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Marijuana Politics Hit the Nation's Capitol

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In the wake of the legalization victories in Colorado and Washington last November, and medical marijuana in Massachusetts, activists are talking about where the next marijuana reform campaigns should be waged and what they should attempt to do. One document that has gotten some discussion is from the Marijuana Policy Project (MPP), listing seven states where it would be working to legalize marijuana next. The list includes possible tax and regulate initiatives in Alaska, California, Maine, Massachusetts, Nevada and Oregon.

Absent from the list is one jurisdiction that would also appear ripe for a legalization initiative: Washington, DC. The nation's capital has several things going for it. DC has the initiative process, and activists used it to great effect in passing medical marijuana with 69% of the vote in 1998 (even if, thanks to Congressional action and the glacial pace of the DC government it has taken 15 years to implement it). The District is also overwhelmingly liberal; Obama won with 91% of the vote in November.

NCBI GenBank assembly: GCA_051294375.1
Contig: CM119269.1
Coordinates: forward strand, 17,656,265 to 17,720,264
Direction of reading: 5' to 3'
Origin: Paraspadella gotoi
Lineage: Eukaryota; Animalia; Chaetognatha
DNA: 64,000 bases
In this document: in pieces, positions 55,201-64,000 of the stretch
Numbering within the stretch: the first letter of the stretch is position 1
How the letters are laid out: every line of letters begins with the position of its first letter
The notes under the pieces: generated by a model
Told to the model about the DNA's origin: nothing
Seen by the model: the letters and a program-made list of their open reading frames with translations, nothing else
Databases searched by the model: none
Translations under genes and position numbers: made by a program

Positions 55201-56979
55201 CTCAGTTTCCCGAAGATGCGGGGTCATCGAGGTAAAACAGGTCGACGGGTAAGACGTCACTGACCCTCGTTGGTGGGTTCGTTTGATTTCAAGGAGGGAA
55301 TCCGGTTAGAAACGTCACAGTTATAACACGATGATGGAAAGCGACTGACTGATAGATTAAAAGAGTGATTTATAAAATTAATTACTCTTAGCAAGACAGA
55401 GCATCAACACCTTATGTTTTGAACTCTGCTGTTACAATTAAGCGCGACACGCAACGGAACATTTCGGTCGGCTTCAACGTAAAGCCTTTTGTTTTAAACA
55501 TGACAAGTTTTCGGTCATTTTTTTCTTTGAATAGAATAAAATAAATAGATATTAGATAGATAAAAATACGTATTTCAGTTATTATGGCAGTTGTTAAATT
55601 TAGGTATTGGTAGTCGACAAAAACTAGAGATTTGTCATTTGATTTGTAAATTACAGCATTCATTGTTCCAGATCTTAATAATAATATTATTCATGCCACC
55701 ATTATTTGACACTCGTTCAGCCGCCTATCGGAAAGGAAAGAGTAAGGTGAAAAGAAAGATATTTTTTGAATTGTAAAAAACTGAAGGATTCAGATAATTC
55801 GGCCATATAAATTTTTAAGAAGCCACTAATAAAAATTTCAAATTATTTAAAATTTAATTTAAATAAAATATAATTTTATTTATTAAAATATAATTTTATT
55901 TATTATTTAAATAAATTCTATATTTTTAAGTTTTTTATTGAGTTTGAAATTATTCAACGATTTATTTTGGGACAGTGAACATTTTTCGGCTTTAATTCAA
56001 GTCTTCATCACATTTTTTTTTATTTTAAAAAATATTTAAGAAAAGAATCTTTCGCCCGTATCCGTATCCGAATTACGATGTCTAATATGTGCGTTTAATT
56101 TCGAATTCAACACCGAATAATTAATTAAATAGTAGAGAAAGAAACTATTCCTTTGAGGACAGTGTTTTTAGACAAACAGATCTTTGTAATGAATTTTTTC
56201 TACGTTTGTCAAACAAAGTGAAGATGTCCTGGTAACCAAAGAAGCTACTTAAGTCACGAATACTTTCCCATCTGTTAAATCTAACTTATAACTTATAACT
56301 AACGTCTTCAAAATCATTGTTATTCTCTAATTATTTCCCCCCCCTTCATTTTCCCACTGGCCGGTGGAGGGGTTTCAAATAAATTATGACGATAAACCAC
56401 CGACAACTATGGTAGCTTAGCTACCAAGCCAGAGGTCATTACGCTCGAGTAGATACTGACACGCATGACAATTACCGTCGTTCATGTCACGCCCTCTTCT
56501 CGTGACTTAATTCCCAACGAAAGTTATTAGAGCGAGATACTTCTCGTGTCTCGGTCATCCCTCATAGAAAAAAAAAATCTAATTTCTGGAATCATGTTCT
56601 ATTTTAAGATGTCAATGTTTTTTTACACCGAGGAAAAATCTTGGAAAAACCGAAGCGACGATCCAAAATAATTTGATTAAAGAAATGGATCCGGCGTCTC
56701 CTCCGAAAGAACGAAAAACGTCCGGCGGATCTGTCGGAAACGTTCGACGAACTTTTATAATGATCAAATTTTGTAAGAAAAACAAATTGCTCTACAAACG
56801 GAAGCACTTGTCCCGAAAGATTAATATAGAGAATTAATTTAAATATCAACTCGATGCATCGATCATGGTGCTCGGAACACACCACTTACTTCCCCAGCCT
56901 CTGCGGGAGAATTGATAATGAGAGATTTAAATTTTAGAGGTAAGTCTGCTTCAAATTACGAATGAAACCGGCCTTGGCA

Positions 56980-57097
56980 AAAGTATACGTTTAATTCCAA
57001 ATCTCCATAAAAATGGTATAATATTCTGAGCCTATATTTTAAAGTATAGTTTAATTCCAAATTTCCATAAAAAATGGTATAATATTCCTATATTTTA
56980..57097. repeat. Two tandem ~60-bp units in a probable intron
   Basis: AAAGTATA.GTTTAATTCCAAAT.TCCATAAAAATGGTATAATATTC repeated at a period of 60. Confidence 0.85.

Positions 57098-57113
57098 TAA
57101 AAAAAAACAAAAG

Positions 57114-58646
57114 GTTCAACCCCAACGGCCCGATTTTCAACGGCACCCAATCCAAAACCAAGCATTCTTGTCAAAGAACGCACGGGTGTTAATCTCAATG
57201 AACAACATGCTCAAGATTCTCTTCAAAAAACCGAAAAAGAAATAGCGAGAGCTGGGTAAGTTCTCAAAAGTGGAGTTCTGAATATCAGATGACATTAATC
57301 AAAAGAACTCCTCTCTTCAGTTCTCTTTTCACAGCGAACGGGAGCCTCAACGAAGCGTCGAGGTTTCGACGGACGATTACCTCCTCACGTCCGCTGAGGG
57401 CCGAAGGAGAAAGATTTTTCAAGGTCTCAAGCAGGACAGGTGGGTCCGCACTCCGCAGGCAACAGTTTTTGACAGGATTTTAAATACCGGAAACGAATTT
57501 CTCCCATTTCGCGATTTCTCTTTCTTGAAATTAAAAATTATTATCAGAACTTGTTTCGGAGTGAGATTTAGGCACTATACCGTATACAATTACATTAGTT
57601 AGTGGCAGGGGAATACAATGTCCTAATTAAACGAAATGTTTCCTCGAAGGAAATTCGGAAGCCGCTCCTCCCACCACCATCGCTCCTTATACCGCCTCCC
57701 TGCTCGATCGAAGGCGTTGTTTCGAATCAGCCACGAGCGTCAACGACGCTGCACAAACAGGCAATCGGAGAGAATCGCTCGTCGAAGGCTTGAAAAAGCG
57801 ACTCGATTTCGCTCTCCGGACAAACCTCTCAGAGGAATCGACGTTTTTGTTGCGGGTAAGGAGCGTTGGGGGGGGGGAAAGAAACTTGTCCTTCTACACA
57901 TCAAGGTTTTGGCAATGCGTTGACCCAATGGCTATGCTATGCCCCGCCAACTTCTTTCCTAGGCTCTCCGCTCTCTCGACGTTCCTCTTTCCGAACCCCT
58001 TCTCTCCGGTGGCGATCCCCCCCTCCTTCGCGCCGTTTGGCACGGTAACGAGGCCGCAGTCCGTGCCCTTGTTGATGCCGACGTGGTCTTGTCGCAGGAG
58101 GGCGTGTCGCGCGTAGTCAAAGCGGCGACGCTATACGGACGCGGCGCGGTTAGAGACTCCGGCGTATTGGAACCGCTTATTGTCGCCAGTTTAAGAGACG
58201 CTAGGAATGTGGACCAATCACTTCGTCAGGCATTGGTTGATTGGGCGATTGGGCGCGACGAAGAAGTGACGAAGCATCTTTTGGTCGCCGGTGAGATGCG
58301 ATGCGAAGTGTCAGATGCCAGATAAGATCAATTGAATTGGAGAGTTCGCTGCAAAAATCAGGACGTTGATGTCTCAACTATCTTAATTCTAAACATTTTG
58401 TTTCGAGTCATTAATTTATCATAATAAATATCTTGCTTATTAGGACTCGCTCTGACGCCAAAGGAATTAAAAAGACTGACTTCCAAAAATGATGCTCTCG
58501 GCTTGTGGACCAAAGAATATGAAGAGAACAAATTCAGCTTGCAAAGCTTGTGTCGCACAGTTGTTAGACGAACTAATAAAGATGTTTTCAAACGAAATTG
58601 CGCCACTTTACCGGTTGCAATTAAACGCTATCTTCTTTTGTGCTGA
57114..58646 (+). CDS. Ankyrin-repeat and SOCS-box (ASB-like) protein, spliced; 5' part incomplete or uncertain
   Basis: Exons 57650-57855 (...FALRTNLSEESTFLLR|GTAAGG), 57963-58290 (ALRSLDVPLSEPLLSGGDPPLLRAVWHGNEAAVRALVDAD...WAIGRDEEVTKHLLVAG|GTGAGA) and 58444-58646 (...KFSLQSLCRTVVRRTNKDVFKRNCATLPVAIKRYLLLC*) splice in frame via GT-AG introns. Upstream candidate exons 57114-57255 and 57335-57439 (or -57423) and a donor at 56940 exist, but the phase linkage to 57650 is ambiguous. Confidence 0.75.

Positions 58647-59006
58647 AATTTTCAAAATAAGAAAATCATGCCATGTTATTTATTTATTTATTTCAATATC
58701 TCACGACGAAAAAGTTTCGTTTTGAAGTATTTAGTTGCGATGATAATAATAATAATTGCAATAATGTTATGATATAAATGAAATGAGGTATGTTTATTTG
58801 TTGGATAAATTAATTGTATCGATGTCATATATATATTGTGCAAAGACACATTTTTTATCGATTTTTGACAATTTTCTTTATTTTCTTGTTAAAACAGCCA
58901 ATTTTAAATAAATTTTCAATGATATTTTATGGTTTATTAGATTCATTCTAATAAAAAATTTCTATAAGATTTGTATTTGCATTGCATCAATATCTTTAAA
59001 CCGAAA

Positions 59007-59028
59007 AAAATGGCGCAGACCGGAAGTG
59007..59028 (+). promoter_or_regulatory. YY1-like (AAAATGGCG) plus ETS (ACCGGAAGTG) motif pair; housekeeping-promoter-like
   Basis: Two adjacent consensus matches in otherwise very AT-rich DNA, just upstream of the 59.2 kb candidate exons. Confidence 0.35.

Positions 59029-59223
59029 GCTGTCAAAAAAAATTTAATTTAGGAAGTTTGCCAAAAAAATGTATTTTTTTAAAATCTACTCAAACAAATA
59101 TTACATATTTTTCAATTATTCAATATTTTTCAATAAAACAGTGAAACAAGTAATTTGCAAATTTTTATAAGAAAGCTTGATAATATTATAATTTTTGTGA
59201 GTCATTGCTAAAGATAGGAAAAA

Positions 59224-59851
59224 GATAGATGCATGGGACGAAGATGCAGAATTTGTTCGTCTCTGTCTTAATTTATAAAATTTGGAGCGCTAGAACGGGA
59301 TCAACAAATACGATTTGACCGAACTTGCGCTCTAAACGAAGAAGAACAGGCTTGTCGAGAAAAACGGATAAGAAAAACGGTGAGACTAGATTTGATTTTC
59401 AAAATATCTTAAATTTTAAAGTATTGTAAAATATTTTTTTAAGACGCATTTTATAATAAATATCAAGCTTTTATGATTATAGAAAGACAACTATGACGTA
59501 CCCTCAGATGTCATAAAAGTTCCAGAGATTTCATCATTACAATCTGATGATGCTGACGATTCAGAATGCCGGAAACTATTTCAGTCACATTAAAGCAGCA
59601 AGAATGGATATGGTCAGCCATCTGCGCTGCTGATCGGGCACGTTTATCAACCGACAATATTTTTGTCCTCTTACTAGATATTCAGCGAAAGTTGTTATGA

Unlike large states like California, the District is small in size and population and would not require a huge expenditure of resources to gather enough signatures to make the ballot. Similarly, it is a relatively small media market, meaning TV advertising would be in reach of all but the most ill-funded campaign.

Last, but not least, it is the nation's capital. A successful initiative in Washington, DC, would reverberate not only around the country, but around the world, particularly an initiative that enacted legalization..

MPP may not have included the District in its "to do" list, but that doesn't mean the organization isn't watching, said the organization's director of governmental relations, Steve Fox.

"[DC] is being discussed," said Fox. "When you look at the places where an initiative would be possible, the District stands out. One reason we didn't mention it is that it's a jurisdiction where we're not necessarily looking at tax and regulate, but there are options to do less, such as a decriminalization initiative."


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